Gamma rays and X-ray
also tried using radium bromide to produce gamma-radiation.
He saw the same cloud tracks as he had seen for beta-particles,
but the tracks were in all directions, rather than directed
from the source. The walls of the chamber were absorbing
the gamma-radiation and emitting beta-radiation from
Wilson tried using X-rays. He saw 'minute streaks and
patches of cloud' throughout the region in the path
of the beam. The clouds were mainly short thread-like
objects, few of them moving in straight lines and some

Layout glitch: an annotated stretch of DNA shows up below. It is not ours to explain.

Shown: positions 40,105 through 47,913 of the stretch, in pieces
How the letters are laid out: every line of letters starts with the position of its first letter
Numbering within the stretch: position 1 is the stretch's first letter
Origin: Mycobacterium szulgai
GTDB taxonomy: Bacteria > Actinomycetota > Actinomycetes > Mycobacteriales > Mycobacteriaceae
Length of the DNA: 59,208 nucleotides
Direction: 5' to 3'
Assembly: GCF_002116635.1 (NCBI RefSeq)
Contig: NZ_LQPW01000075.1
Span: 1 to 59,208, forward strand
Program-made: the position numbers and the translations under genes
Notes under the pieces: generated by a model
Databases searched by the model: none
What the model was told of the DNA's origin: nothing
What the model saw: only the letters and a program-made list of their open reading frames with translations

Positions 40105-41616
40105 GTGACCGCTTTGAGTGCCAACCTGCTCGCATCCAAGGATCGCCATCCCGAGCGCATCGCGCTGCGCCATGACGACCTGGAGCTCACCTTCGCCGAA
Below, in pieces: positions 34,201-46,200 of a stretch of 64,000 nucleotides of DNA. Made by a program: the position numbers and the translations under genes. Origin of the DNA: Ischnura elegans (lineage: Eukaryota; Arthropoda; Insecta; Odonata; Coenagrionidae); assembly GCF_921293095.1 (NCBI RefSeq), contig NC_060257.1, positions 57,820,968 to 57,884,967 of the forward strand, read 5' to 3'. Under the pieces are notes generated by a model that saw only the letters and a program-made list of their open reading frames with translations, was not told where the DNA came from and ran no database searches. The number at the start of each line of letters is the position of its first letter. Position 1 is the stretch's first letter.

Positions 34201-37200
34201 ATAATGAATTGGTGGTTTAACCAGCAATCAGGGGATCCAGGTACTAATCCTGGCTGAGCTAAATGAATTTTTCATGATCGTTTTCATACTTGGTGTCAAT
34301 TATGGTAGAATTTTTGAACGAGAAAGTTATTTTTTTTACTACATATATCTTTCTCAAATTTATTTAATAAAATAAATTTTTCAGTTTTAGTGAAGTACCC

of them even looping round. Wilson saw this as 'a very
direct proof' that X-rays liberated energetic electrons
in the gas, and that these electrons caused ionisation along
the path of the X-rays.
perfected his cloud chamber by 1912, and used it to
produce many wonderful photographs of the alpha, beta
and X-ray tracks. With his cooperation cloud chambers
were manufactured commercially by the Cambridge Scientific
Instruments Company, and remained the principle detector
for studying particle tracks until the invention of
the bubble chamber in the 1950s.
original cloud chamber is on display in the museum at
the Cavendish Laboratory.
to Cambridge Physics index